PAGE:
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The background…

So to start with, alt text is a shortened term for the technically correct term of alternative attribute, but for the purposes of familiarity within this blog, we’ll refer to it as alt text.

Back in 1999, the consortium that is charged with creating standards for the web, decided that the web should be equally accessible for people who have disabilities, in this case, specifically those people who had visual impairments and needed the aid of a screen reader to understand what the images that supported the copy were all about. Essentially, when the screen reader scanned the on-page HTML, it could read aloud the body content, and when it arrived at the image – which would usually be there to support the narrative of the post, it could then read the on-page HTML description out as well, so that the page reader understood as much as those without visual impairments.

Shortly after this, Google realised that when people searched for content, that content may well be visual, not just text or images that were part of a wider body of copy. They understood that images were also a viable and popular search request from web users, and the descriptions that were applied using alt text meant they could deliver better search results to web users.

Are alt tags important?

Yes, they are. So, summarising the points above, alt tags are in existence to:

  1. Help people with disabilities to experience your website in the same way as others without such disabilities
  2. Help your content get found by web users to increase traffic to your site

You obviously want your site to be found more easily and you don’t want to discriminate against a massive demographic of web users with a disability, who may well want your product or service as much as those without a visual impairment. So yes, it’s very important.

What do I write for alt text?

The alt text associated with an image is there to give as much description to that image as possible, without it going overboard. So an example is below:

Amy, from the video production company, Square Daisy, behind the main camera during a live stream recording of a debate held in a conference centre in London by the UK200 Group. Amy wears Bose headphones in order to monitor the audio feed that accompanies the footage.

This gives the web user pretty much all the fundamental information that a user who can see the image needs and gets, meaning no one is at a disadvantage.

Roll back a few years and web administrators used to use alt text as part of a lazy SEO strategy, loading up the alt text field with a whole bunch of stacked keywords, trying to get those words and phrases indexed rather than adding value to users with quality descriptions. Google got clued up to this pretty quickly and started to penalise keyword stacking. You’ll notice from the example above though, that it includes a light dusting of keywords for search, such as Square Daisy and live stream recording. Include keywords, but make sure they’re in context and be sure not to stack them.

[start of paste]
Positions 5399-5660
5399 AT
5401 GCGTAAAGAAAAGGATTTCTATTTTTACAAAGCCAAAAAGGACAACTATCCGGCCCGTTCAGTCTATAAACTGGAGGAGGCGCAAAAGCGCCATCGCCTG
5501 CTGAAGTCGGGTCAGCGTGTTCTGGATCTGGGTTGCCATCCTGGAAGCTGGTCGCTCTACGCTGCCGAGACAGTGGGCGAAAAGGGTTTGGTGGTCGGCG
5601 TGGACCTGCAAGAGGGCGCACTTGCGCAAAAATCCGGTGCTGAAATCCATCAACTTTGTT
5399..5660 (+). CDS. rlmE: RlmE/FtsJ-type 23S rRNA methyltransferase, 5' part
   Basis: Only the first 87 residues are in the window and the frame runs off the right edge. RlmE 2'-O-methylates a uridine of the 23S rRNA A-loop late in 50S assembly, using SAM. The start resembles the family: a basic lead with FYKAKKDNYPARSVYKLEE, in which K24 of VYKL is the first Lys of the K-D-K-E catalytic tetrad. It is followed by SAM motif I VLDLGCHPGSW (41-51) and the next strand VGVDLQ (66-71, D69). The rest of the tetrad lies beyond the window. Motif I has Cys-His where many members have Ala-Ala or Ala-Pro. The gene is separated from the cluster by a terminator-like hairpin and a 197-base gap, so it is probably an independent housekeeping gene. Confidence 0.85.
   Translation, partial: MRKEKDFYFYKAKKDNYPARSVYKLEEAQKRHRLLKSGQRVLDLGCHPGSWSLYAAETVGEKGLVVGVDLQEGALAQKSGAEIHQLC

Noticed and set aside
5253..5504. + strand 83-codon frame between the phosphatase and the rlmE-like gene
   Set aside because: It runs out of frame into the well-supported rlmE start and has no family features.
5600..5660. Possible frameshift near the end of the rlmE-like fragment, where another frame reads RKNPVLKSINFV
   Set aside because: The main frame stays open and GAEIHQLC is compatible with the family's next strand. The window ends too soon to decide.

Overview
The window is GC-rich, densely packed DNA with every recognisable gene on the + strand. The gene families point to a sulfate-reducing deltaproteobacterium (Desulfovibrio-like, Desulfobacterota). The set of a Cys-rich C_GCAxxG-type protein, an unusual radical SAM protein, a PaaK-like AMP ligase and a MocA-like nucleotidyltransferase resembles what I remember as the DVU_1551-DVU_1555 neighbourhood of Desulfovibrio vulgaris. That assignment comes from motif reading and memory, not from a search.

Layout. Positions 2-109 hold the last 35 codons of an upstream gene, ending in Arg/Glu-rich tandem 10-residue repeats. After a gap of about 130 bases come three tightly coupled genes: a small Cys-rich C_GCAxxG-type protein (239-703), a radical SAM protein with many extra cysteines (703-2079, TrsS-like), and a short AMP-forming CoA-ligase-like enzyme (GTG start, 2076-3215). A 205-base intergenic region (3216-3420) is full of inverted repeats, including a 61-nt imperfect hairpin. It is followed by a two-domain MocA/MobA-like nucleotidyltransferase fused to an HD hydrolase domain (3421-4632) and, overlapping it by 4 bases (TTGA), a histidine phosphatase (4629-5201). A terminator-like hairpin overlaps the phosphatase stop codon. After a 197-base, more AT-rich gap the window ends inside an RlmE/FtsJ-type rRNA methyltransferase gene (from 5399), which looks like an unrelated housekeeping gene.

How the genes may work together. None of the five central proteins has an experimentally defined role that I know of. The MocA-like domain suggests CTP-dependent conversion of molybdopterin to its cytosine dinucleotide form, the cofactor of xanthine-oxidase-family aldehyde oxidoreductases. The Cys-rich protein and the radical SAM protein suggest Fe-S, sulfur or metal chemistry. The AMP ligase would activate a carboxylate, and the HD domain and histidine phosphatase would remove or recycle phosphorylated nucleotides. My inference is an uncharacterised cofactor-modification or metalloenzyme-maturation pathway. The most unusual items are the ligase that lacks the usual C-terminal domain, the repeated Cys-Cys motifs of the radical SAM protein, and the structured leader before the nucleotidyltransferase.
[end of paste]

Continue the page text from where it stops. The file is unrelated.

Where do I add alt text?

There are many content management systems out there, but the one we use and are most familiar with is WordPress.

When you upload an image to the Media Library, you are offered the option of adding an alt text in the far right bar, this is where you should add it in, along with a title and description. The caption is only relevant if the image is to be embedded on a page (essentially a line of information explaining what the image is about and not embedded within the page HTML but instead, visible on screen – similar to a caption underneath an image on a magazine page). A tip for the title is to add this to the actual file, at root, rather than in WordPress as Google gives this priority.

A summary

So, to summarise:

  1. Alt tags are crucial for the quality user experience of your site for ALL users
  2. Make your alt tag descriptions as helpful as possible, using proper sentences, good descriptions and in a way that allows the user to understand the context and purpose of the image
  3. Add in your keywords to the alt tags so it can help with your organic SEO, but don’t stack them because you’ll be penalised for poor SEO practice
  4. The pages where your content sits will likely have a keyword focus, so try and match the image alt tag to this keyword theme, to further bolster it with Google
  5. Make sure the character count doesn’t exceed 100 characters – and avoid text like ‘image of’ or ‘picture of’ as it wastes precious characters
  6. Ensure that you make this as natural as the process of uploading the image itself – don’t do it ‘when you have time’, do it every single time – for every single image
  7. Do a site audit to go back and improve existing alt text if it isn’t good enough, or add some if there isn’t any

Remember, it isn’t just about getting a better ranking, it’s about making your site accessible to those who want to read and understand your content, and hopefully become customers.

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